A recent graduate from Ovid-Elsie High School named Chris Fowler started classes this fall at Michigan State University, his days representing the Marauders on the basketball court, football field and golf course now memories as he starts the next chapter of his young adult life.
But his story also will remain a reminder as his high school’s athletic department prepares each year to keep its athletes as safe as possible.
Three years ago next month, Fowler collapsed on the football practice field in cardiac arrest. The then-sophomore was brought back to life by two of his coaches, who revived him with CPR and an AED machine.
There’s no need for athletic director Soni Latz to recount the events of that day when explaining the importance of being ready to respond to a medical crisis – her coaches are well aware of why Fowler survived and understand completely why they too must be prepared.
“Everyone is very aware of what happened and the importance of being trained and knowing what to do, and actually feeling comfortable to step in and administer CPR when needed,” Latz said. “You can feel it’s never going to happen to you, but once it has, it makes you more aware and conscientious to be prepared.”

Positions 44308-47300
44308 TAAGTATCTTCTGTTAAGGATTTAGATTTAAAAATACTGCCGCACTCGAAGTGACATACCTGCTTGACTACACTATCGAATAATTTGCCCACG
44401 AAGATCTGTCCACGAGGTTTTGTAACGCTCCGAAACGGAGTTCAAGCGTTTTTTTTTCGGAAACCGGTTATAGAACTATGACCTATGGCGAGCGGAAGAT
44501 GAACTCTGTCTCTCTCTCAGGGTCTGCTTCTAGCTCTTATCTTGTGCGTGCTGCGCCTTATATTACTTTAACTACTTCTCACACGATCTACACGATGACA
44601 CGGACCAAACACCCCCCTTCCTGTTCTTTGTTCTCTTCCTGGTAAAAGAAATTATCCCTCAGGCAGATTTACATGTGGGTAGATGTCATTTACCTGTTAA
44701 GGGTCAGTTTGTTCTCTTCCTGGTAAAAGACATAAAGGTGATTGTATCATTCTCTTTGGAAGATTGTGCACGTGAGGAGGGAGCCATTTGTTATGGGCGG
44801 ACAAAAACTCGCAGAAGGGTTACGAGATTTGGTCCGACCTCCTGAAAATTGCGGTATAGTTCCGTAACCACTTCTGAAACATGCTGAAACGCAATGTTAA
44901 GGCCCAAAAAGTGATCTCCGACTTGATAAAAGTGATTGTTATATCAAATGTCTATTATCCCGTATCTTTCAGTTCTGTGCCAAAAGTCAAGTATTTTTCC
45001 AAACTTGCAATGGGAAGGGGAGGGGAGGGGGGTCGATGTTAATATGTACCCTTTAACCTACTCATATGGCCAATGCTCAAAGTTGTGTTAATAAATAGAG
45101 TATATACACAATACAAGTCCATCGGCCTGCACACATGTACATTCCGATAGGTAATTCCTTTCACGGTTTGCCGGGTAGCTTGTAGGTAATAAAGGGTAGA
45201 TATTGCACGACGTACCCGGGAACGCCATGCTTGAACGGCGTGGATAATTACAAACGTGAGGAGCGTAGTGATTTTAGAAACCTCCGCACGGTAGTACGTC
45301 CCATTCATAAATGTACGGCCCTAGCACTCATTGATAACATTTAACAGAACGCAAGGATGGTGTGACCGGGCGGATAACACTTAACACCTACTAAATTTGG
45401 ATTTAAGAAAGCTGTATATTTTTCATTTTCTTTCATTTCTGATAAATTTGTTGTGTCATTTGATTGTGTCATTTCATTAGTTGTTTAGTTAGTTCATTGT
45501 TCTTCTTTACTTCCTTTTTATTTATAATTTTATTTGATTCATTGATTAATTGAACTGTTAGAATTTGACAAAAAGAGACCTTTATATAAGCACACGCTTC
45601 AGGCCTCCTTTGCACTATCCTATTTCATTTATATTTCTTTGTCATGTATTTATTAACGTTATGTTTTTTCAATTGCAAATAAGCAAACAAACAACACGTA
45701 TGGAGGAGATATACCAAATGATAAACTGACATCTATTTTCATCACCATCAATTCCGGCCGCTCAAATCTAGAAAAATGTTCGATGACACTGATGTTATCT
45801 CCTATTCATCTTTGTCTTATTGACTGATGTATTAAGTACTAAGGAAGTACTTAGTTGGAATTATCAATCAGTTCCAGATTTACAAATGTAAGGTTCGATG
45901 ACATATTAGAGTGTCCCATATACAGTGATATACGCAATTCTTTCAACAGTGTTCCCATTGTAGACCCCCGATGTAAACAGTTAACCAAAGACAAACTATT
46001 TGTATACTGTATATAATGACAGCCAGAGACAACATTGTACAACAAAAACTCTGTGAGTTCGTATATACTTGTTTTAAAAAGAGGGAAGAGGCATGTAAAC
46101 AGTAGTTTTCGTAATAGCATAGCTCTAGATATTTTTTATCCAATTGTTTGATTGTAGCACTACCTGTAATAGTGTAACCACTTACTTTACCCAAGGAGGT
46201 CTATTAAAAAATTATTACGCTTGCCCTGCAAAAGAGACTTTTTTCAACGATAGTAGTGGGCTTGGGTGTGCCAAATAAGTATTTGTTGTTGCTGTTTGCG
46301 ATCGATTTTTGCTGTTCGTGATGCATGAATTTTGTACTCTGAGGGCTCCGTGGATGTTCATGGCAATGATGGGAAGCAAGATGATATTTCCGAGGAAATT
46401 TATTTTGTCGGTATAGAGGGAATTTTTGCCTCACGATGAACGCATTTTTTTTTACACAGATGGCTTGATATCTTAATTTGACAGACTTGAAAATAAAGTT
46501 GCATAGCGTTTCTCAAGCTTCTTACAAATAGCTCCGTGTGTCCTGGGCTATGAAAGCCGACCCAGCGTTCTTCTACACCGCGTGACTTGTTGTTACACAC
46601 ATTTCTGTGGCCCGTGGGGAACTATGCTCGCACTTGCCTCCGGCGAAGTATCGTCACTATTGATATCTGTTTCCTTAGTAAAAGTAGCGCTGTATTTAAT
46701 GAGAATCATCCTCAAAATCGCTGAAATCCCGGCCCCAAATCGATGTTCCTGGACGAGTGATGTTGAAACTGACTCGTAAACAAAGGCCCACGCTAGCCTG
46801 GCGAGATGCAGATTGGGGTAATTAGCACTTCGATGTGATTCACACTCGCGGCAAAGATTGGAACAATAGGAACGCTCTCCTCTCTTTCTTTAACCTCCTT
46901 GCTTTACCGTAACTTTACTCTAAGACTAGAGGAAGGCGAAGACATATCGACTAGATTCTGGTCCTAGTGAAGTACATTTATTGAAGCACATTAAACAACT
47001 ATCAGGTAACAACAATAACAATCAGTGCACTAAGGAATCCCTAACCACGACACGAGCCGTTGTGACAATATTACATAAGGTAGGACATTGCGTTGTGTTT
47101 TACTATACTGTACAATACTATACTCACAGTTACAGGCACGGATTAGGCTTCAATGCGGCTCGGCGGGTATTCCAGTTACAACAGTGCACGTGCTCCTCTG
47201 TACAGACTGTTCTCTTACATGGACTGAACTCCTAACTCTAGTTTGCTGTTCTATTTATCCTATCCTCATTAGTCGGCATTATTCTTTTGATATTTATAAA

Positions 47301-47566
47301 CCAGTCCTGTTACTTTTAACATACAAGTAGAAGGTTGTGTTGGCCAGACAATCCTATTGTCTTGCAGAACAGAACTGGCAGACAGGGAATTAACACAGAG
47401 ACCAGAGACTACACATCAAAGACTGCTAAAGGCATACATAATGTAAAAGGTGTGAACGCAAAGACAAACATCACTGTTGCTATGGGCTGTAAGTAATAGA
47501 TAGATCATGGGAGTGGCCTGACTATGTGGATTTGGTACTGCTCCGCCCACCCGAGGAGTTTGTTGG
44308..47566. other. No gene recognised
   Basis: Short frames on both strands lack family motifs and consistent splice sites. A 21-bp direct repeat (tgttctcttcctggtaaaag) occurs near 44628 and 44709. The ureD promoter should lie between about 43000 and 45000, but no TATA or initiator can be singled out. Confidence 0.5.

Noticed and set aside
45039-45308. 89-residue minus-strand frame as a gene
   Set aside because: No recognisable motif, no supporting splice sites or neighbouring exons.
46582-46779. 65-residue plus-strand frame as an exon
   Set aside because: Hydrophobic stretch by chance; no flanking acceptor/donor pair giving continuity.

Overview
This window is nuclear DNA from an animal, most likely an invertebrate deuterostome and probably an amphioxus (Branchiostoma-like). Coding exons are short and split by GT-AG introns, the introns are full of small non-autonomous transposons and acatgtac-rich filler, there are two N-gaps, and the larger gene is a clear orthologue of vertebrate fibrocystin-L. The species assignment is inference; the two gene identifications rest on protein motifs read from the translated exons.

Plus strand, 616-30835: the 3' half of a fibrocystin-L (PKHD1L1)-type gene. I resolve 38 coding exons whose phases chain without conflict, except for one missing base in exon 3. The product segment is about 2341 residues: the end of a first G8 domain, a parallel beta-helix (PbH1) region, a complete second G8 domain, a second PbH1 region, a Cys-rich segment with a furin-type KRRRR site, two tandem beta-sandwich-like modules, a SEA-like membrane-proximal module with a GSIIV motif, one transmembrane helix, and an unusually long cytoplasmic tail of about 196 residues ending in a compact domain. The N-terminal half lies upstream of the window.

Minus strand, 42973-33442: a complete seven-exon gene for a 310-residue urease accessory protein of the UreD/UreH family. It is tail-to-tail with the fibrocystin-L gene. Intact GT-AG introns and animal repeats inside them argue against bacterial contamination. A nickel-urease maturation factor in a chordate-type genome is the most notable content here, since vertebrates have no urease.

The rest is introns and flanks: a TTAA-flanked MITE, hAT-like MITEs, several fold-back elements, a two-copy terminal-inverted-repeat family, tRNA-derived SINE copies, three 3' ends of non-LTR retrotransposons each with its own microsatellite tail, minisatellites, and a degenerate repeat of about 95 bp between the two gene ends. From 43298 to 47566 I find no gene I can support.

But Fowler’s story is worth noting on a larger level as varsity coaches at all MHSAA member schools are required this year for the first time to become certified in CPR, and as the largest classes in Coaches Advancement Program history begin course work that includes up to four modules designed to make them aware of health and safety situations that may arise at their schools as well.
The CPR requirement is the most recent addition to an MHSAA thrust toward raising expectations for coaches’ preparedness. The first action of this effort required all assistant and subvarsity coaches at the high school level to complete the same rules and risk minimization meeting requirement as high school varsity head coaches beginning with the 2014-15 school year.